Sunday, 2 February 2003

Coalition Formation in Israel

Matthew Yglesias, back from blogging haitus, briefly looks at Shinui's possible role in an Israeli coalition government. The case of Israel's 120-member unicameral parliament, the Knesset, is particularly interesting because of its abnormally high number of political parties — 13 parties received Knesset seats in the January 2003 election because they received over 1.5% of the popular vote. (The Knesset uses pure proportional representation within one, nationwide district.) Leaving aside the question of why such a low threshold was chosen — Israel's is the lowest in the world — the large degree of fragmentation leads to serious barriers to coalition formation.

Michael Laver and Norman Schofield's Multiparty Government discusses this problem, although it mainly concentrates on European countries where the major parties are larger. In the most recent Israeli election, by contrast, no party received more than 30% of the total vote, and the Likud only received 38 seats — 23 seats short of a Knesset majority. This makes coalition formation particularly problematic because no single party can provide an overall majority — even a coalition with second-place Labor, with 19 seats, is too small to win an investiture vote (Israel's laws require a Knesset majority to vote in favor of forming a coalition, which makes a minority government exceedingly unlikely). So, what sorts of coalitions are possible?

Some theories suggest that the most likely coalitions to form are “minimal winning” coalitions — coalitions that involve the least number of parties while still gaining a majority of seats; i.e., where the loss of one party would make the coalition a minority. William Riker goes further to predict that the most likely coalitions to form are “minimum winning” (or bare majority) coalitions: ones that produce the smallest possible majority. Looking at the incoming Knesset, the following 3-member minimal winning coalitions are possible:

  • Likud + Labor + Torah Judaism (62)

  • Likud + Labor + NRP (63)

  • Likud + Labor + Meretz (63)

  • Likud + Labor + National Unity (64)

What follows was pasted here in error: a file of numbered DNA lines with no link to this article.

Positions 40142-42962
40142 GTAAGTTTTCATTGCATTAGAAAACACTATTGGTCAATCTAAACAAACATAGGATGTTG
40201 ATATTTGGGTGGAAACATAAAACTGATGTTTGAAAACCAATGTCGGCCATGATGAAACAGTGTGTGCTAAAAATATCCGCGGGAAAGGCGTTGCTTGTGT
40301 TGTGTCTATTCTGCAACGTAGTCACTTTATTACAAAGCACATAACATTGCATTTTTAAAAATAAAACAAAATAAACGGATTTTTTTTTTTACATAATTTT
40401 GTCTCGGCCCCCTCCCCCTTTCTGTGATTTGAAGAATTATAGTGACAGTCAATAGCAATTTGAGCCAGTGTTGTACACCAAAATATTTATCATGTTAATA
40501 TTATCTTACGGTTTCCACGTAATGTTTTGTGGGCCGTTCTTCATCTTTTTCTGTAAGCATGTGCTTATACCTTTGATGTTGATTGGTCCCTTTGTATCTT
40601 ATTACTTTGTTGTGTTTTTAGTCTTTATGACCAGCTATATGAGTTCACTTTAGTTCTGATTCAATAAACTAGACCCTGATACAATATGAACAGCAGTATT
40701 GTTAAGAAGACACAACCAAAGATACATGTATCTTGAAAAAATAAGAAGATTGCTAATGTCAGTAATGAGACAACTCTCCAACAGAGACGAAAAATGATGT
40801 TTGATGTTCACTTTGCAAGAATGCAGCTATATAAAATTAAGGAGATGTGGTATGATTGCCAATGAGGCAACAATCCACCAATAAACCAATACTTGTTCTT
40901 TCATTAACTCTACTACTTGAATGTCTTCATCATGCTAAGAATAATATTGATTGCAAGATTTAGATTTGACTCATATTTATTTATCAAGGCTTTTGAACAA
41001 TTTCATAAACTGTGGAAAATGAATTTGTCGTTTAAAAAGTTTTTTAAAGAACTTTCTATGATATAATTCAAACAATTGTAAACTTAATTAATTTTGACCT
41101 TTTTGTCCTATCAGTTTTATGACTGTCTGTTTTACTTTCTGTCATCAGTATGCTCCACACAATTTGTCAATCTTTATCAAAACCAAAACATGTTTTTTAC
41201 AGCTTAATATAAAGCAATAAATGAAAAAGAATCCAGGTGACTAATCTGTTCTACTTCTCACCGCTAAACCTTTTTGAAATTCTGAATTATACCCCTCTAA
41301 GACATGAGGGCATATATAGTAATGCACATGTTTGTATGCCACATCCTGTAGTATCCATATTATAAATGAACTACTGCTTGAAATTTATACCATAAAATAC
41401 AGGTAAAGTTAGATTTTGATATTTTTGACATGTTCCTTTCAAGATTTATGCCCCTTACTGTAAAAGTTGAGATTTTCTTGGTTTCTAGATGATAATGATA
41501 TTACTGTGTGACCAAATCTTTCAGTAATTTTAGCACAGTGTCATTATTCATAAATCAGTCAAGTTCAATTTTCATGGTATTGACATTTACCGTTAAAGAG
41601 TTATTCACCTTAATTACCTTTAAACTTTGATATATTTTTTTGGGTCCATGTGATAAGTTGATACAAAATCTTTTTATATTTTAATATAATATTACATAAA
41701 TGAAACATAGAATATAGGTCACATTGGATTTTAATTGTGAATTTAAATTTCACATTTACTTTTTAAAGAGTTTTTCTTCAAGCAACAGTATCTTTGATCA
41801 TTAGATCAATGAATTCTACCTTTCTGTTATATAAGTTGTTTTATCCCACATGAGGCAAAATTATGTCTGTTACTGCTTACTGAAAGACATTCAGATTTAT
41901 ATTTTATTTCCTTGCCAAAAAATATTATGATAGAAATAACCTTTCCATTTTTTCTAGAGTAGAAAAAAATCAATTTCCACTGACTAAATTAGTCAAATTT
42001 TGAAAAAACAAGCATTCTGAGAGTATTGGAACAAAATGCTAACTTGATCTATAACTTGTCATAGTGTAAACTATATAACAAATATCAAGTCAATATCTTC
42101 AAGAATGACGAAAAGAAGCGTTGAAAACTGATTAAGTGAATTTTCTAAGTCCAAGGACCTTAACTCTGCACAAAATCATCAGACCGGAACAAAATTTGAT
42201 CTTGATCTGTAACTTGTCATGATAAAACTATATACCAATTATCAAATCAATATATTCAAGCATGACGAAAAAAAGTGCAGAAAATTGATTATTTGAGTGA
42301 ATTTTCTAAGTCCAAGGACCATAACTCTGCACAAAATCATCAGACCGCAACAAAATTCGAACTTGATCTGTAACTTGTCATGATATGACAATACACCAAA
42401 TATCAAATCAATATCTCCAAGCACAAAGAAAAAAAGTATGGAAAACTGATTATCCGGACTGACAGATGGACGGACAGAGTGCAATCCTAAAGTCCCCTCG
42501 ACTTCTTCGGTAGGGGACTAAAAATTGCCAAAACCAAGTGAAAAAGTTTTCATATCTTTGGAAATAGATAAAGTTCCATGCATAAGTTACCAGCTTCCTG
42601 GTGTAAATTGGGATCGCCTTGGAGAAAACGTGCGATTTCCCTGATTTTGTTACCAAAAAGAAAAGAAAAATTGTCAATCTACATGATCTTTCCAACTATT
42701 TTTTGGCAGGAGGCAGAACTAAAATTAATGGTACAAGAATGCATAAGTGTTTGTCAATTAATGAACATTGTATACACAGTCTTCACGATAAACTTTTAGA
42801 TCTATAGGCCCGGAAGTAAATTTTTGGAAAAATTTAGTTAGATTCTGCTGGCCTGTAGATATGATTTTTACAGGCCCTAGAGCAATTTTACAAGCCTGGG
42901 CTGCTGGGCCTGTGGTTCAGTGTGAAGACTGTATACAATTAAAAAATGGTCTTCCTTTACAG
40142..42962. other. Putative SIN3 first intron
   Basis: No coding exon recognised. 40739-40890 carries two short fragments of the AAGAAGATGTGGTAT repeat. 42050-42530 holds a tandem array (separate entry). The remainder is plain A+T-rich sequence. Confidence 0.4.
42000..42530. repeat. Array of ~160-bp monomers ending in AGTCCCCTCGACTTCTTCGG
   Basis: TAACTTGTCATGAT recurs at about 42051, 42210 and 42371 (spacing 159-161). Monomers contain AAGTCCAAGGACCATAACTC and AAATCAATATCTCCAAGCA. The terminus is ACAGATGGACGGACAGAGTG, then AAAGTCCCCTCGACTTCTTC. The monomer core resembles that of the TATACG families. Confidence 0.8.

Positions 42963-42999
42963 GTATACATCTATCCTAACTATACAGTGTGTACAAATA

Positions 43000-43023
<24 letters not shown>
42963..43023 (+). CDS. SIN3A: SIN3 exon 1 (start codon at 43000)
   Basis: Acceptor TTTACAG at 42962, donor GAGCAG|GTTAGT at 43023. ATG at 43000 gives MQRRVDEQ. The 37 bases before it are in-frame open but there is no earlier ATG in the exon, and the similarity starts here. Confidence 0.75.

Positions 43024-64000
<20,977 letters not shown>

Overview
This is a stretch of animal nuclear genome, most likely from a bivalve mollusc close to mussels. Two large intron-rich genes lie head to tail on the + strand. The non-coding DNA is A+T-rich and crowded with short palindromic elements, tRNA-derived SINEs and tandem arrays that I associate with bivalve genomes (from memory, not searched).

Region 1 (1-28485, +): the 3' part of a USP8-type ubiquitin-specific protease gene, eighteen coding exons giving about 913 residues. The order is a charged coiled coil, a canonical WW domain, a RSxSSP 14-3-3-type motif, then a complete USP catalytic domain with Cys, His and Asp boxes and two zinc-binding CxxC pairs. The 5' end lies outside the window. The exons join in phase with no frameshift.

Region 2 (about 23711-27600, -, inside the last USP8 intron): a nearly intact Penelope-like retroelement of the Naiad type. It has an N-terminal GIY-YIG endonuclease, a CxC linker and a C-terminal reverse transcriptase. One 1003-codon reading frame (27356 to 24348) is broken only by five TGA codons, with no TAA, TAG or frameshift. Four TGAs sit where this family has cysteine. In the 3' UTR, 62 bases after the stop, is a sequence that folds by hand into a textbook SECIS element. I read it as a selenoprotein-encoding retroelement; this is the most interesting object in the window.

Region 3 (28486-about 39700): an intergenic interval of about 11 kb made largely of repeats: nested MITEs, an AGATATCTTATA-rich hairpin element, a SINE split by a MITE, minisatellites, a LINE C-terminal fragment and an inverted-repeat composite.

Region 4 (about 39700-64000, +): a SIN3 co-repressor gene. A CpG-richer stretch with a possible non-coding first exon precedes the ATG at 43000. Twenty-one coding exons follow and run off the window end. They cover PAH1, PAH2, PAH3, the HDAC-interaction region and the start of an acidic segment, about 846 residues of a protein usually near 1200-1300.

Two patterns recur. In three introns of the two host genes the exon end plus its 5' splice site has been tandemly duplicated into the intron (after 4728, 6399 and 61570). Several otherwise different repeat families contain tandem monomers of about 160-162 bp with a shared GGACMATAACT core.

• Likud + Shinui + Shas (64)

  • Likud + Shas + Labor (68)

  • Likud + Labor + Shinui (72)

There are actually 3,615 possible minimal winning coalitions (out of 4,044 possible majority coalitions, most of which, unsurprisingly, involve the Likud). Furthermore, there are 92 minimum winning coalitions, with the coalition holding 61 seats; most of them involve large numbers of parties. The smallest minimum winning coalitions involve 4 parties:

  • Likud + Labor + Yisrael Ba'aliya + United Arab List

  • Likud + Shas + Meretz + NRP

  • Likud + Shas + National Unity + Torah Judaism

  • Likud + Shinui + Meretz + United Arab List

  • Likud + Shinui + Meretz + Yisrael Ba'aliya

  • Likud + Shinui + NRP + United Arab List

  • Likud + Shinui + NRP + Yisrael Ba'aliya

  • Likud + Shinui + Torah Judaism + Am Ehad

  • Likud + Shinui + Torah Judaism + Balad

  • Likud + Shinui + Torah Judaism + Hadash

However, from a policy standpoint, few of these coalitions make much sense; Arab parties (Balad and UAL) aren't going to be part of a Likud coalition, and neither is the communist Hadash. Meretz is unlikely to join with Shas and the NRP. The only coalition here that seems remotely plausible from a policy standpoint is Likud + Shas + National Unity + Torah Judaism.

A 61-seat coalition is unlikely simply because of the instability of the parties in general; Sharon probably wants a strong coalition that can withstand a few dissident members (despite the plethora of Israeli parties, party discipline is relatively low). This suggests a policy-based coalition involving the larger parties, to reduce the number of parties involved and the risk.

The “ideal” coalition for this task would be the widely-mooted Likud + Labor + Shinui coalition, which with 72 seats is the largest possible three-party coalition (and which might accrete some additional members from the smaller parties). However, widespread reports that Labor is not willing to join a Likud coalition leave only a Likud + Shinui + Shas three-party coalition, with a more tenuous 64 seats and serious policy differences (Shinui's support is attributed to opposition to excessive patronage to the ultra-Orthodox; Shas is the largest ultra-Orthodox party). Therefore, other possibilities may be considered:

  • One option would be a minority coalition, with Likud + Shinui in the government but with investiture support from Labor. This could allow Labor to keep its promise to stay out of a coalition without necessitating a new election (or a more right-wing coalition).

  • Likud + Shinui + Yisrael Ba'aliya, with support from some defectors from Labor.

  • Likud and Shinui could cobble together a coalition with some of the religious parties (with or without Meretz). Alisa suggests that Shinui is fairly open to working with most of the religious parties, barring Shas.

  • Finally, Likud could fail to form a government, presumably leaving Labor, Shinui, and Meretz to try to cobble together a coalition involving the Arab parties and the Am Ehad (One Nation).

The bottom line: throw the coalition theories out the window when it comes to Israel — at least until they get a sensible threshold on the books.

Ha'aretz has a page with some charts showing some possible alternatives (thanks to The Talking Dog for the link).

Noah Millman, Michael Pine, JB Armstrong, and SharkBlog have some interesting coverage as well.

My theory: Likud + Shinui + Yisrael Ba'aliya + NRP, with either a lot of Labor defectors (probably to Shinui or a new group) or a new Labor leadership.